I don't discuss specifics about grades, but I graded onto law review and I made Dean's List last semester. I don't have all my grades back from this semester, but I'm doing pretty well. As far as study habits go, I do what I'm comfortable with and I ignore other people's suggestions. At the beginning of 1L, I tried out different methods - outlining, practice tests, book briefing, regular briefing, etc. I figured out what I liked. I use different methods for different classes. I don't spend a lot of time on an outline for closed-book exams, for example, because I don't need to use the outline. I spend more time doing flashcards and practice questions. Everybody told me that I should avoid flashcards, but I'm comfortable with flashcards, so that's what I use. I don't like study groups so I avoid them for the most part. On exam day, I stay away from the law school, listen to some music, and do a few flashcards. If there's a topic I'm still uncomfortable with, I review it a few times. Basically, I don't freak out during the two weeks of exams. I don't try to fit a square peg into a round hole, either - I use study methods that I like and that make me feel prepared. I don't think you'll do really well if you force yourself to outline or do whatever everybody tells you to do when you learn better by using other methods. It's all about confidence.
When it comes down to grades, I think strategy on exam day is more important than study habits. Read the directions. Ask questions about the exam. Answer the questions in a way that will maximize points. I took one exam where the professor specifically said that there were more questions than anybody would be able to answer and he was more interested in thorough analysis for a few questions than crappy analysis for every question. Still, there were several people bragging that they answered every question afterwards. I answered three out of I think seven questions and one person told me that I was nuts for doing that, but I did a thorough analysis like the professor requested. My grade was very good. If the question asks for six cases, come up with six cases. That doesn't mean write twice as much about three cases. If you even manage to name six cases you'll beat out the people who misread the question or who didn't follow directions. I think a big part of exams is anticipating the mistakes of others and not making those mistakes.
I use IRAC on exams except when the professor requests another format. I break between paragraphs so my exam isn't just a 15-20 page blob. That sounds like a stupid format thing, but if you're grading 90 exams, would you be able to carefully read 15 pages with no paragraph breaks? I'm very methodical and formulaic. I pose the issue in question format. I state the rule, usually citing to a case or a string of cases. I use signals when I cite to cases in an exam just as I would in a brief. That makes it easier for the professor to see why I'm citing to a particular case for a rule. If I were really anal, I'd jot down the pincite in my outline, but I'm not that anal. When I do the analysis, I do as much fact-to-fact analogies as are necessary for the issue. If it's a minor issue, I might do one sentence. If it's a major issue, I might do a couple paragraphs and then break up those paragraphs into sub-issues. Sometimes professors say they don't want conclusions, so I omit the conclusion. If the question asks for a conclusion, I give a conclusion, but I don't spend a lot of time on it. Since I'm usually presenting both sides, I'll just randomly pick a side and say, for example, "X will probably not be charged with larceny because of Y." Y being one of the claims that I stated in my analysis. There aren't usually many points to be had in the conclusion, it's all in the analysis, so I don't worry about it too much.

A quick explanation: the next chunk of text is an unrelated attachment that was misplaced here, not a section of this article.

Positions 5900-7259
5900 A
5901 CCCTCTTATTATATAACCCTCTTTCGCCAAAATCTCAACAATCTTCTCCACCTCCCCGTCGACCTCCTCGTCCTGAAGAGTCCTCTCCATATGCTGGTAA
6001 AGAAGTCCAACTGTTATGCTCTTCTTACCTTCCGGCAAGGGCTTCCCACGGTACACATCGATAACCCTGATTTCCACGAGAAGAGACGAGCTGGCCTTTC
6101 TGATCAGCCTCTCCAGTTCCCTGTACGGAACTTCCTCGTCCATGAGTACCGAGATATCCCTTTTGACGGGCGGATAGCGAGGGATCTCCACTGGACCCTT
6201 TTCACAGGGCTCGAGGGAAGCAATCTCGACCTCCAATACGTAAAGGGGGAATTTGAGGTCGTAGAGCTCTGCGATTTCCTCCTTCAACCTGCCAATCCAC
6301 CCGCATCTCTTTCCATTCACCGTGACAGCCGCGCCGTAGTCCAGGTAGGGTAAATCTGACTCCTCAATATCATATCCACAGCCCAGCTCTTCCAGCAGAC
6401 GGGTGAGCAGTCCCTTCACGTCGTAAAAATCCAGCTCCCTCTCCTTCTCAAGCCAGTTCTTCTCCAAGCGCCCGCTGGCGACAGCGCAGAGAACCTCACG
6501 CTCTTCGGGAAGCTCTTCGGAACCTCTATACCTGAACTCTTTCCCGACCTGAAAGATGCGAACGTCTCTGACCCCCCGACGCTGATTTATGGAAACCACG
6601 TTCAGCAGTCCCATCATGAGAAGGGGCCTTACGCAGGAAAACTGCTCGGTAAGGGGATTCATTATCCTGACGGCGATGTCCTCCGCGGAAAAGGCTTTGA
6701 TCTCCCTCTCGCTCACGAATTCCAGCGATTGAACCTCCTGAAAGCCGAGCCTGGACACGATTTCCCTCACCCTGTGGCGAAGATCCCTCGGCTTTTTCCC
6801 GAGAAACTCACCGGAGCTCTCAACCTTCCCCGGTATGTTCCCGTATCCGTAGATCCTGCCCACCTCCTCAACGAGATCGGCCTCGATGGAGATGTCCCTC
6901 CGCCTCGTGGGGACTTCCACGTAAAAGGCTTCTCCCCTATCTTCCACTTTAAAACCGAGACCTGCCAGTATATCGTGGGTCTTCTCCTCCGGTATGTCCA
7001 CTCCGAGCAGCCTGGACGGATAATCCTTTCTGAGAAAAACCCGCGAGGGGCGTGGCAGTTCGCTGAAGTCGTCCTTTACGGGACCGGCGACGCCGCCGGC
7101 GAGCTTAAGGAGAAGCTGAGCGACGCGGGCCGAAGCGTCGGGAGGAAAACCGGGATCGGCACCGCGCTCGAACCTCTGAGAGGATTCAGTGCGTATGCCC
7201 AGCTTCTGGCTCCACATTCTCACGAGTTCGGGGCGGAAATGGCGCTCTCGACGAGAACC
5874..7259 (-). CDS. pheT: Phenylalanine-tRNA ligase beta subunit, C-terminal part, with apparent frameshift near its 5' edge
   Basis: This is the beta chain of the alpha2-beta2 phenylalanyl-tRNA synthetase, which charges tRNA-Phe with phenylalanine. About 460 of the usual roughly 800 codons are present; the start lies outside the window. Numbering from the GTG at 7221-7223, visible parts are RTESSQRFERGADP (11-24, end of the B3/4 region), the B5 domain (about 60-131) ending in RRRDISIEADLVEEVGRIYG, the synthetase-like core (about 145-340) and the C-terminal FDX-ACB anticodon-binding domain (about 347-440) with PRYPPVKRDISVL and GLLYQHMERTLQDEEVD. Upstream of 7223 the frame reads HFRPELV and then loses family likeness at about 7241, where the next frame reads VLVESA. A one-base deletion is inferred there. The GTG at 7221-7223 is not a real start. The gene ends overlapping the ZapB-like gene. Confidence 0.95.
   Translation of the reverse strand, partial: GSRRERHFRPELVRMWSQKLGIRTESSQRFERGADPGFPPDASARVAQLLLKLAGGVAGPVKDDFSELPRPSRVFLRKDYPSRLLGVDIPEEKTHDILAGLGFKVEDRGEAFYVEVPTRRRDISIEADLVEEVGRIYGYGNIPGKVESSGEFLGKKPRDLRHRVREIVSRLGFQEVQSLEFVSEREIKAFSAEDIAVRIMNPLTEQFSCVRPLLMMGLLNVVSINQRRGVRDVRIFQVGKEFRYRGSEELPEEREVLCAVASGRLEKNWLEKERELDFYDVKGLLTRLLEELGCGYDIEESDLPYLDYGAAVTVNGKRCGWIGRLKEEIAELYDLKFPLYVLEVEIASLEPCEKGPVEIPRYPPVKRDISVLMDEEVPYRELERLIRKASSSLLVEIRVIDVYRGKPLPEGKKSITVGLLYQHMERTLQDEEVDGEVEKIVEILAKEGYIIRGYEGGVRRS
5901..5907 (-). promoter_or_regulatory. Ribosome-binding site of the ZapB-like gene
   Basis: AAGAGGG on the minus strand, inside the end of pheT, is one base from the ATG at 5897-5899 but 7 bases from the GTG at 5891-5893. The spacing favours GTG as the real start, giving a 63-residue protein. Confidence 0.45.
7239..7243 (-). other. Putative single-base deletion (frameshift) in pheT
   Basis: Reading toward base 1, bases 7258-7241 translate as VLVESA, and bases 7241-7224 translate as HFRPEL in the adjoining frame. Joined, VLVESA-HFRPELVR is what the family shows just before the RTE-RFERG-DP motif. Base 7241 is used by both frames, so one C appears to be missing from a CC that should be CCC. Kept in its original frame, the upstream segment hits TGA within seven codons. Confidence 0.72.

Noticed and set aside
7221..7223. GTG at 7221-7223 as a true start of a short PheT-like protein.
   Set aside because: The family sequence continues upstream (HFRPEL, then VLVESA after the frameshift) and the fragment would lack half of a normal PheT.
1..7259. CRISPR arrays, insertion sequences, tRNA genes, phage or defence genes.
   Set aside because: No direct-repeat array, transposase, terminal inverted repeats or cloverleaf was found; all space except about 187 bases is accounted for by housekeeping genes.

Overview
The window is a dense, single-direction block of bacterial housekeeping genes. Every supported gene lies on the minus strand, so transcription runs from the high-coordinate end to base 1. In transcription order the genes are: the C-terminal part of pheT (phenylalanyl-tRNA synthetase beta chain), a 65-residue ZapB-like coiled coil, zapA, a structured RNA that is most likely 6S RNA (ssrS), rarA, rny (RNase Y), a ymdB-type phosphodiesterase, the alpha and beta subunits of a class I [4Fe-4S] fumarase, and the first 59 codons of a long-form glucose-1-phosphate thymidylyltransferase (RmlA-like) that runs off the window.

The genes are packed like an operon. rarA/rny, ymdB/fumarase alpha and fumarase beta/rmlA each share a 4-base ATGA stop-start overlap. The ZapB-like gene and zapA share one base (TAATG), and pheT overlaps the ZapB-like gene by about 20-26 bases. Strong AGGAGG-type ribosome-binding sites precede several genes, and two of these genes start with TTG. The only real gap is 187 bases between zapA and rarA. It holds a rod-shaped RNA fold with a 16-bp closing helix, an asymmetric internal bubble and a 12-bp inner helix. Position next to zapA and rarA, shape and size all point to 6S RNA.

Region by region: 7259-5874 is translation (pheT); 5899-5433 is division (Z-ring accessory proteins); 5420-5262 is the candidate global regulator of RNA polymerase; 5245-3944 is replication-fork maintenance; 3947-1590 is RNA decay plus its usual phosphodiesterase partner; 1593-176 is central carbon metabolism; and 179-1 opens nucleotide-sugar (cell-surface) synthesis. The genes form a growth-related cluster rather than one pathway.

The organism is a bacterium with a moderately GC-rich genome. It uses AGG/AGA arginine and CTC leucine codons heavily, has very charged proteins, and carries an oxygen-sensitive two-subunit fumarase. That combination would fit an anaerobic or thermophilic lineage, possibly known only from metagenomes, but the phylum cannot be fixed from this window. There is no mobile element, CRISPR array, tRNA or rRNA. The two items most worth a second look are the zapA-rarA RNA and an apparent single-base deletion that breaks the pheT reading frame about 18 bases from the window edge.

As a final note, I type about 80 wpm. I would recommend, if you take computer-based exams, doing soming typing tutorials and improving your typing speed. If you're just as good at taking exams as I am, but can't type as fast and thus can't cover as much ground, you'll get a lower grade. It probably won't be a significantly lower grade, but why not do the best you can? You'll also be more comfortable during the exam if you're comfortable typing fast.